Another example of need for justification can be seen in the Army's decision to lock up an officer, Sassoon, in a mental institution. The men who hold power in the army see no explanation for Sassoon's sudden reversal of conviction about the war. In their search to justify Sassoon's actions, they find that the only possible explanation that would save face and explain this bold statement would be insanity. In actuality, Sassoon appears to be quite sane, at least to Rivers who, early on, explains to Sassoon that he does not think that Sassoon has war-neurosis at all: "You seem to have a very powerful anti-war neurosis" (Barker 15). After Rivers makes this comment, Sassoon and Rivers look at each other and laugh. This laughter signals their own personal understanding of the army's motives in trying to discredit Sassoon as a soldier; Rivers and Sassoon realize that the only way the army could justify Sassoon's declaration would be to lock Sassoon up, regardless of what his mental state actually is. To the army, it would be impossible to try to explain how a man of high stature could suddenly take a seemingly unpatriotic stance against the war. Needing to justify Sassoon's declaration, the Army proclaims that Sassoon is "shell-shocked" and sends him to Craiglockhart for treatment, even though they had no evidence that Sassoon was indeed mentally ill. The final decision of the army to send Sassoon to a mental hospital therefore helps to further develop the theme of the entire novel.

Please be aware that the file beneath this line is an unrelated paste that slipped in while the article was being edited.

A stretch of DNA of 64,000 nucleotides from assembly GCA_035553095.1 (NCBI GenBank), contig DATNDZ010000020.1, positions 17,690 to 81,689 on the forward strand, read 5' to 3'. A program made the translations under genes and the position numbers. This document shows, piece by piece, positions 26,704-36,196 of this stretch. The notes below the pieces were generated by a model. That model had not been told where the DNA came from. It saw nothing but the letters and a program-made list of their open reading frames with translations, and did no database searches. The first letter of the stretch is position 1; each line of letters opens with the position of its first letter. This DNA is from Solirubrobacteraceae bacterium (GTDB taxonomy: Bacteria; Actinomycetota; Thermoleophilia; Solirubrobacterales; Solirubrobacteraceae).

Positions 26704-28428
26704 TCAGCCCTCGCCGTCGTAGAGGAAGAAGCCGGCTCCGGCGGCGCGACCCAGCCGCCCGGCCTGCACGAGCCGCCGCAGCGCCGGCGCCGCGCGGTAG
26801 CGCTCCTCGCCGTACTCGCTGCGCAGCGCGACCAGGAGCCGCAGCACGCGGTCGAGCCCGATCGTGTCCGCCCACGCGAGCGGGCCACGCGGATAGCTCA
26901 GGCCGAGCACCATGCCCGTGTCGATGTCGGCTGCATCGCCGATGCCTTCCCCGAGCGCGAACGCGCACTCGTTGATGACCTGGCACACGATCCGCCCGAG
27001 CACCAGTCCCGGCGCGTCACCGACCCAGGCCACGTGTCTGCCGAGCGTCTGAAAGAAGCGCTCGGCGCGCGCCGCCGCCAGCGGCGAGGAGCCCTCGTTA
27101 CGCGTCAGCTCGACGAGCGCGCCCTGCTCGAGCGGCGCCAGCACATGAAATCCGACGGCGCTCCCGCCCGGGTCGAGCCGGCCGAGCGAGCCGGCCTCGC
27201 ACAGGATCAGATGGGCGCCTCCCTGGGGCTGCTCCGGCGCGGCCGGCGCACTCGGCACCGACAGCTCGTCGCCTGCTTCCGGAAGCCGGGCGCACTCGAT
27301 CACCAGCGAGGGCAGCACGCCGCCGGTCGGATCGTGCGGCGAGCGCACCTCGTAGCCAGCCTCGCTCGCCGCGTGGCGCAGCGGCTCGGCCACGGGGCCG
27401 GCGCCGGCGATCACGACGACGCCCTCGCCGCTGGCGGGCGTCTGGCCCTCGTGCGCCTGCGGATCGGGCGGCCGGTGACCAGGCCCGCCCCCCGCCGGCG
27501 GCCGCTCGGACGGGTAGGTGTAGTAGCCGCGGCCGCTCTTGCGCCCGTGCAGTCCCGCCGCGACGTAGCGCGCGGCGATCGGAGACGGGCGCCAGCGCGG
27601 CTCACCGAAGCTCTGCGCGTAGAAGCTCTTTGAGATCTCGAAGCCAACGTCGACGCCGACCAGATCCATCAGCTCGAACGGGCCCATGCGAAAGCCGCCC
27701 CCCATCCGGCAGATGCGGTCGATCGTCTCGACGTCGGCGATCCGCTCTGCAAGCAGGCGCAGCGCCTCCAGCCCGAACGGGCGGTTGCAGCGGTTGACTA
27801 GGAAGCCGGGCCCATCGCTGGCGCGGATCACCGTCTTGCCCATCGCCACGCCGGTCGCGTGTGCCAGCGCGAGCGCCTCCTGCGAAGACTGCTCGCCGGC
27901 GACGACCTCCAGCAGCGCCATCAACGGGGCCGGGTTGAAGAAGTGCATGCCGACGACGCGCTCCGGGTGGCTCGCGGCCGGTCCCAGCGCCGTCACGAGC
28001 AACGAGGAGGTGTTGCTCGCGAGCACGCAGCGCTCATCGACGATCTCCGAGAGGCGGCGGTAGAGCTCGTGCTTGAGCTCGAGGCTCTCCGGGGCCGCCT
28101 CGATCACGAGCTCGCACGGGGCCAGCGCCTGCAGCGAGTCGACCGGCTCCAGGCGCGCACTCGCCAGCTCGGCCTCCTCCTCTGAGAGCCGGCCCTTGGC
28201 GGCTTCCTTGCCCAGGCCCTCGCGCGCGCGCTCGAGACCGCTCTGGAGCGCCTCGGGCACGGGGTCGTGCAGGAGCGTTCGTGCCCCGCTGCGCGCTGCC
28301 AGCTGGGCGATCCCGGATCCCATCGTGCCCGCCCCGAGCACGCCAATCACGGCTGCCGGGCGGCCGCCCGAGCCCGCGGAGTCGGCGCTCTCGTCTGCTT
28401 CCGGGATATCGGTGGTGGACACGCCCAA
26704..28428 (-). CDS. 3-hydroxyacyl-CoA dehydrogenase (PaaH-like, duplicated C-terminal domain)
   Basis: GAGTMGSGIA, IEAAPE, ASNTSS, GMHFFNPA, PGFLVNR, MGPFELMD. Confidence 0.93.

The innate need for justification is also demonstrated in the patient/doctor relationship between Rivers and Prior. Upon entering Craiglockhart Hospital, Prior is very skeptical of the treatment given, and specifically Rivers. Having an insight into Rivers that no other patient has, Prior questions whether Rivers has the ability to heal those with war neurosis, when Rivers himself seems to have symptoms. When explaining to Prior about that nature his stammer, Rivers clarifies that his stammer was not caused by the war, that it is lifelong. Prior replies back, "Now that is lucky isn't it? Lucky for you, I mean. Because if your stammer was the same as theirs -- you might actually have to sit down and work out what it is you've spent fifty years trying not to say" (Barker 97). This deeper knowledge of Rivers and his personal torments makes it difficult for Prior to believe in Rivers' powers as a physician. Knowing that Rivers is unable to even "heal" his own war neurosis, makes it hard for Prior to submit to his therapy. Prior needs some sort justification for believing in Rivers' abilities and it is difficult for him to find it because he knows Rivers all too well. Prior says to Rivers, "You know one day you're going to have to accept the fact that you're in this hospital because you're ill. Not me" (Barker 97). Prior is suggesting to Rivers, "Doctor, first make yourself well." Prior needs some absolute proof that the hands that heal him are capable before he can surrender himself their treatment. Prior's need of reassurance in Rivers' abilities as a doctor points to Barker's theme of the innate need of justification for our actions. In Prior's case, as well as others', the action is offering themselves to Rivers as a patient. Without complete faith in their physician a patient cannot submit to the "healing" that is being offered to them.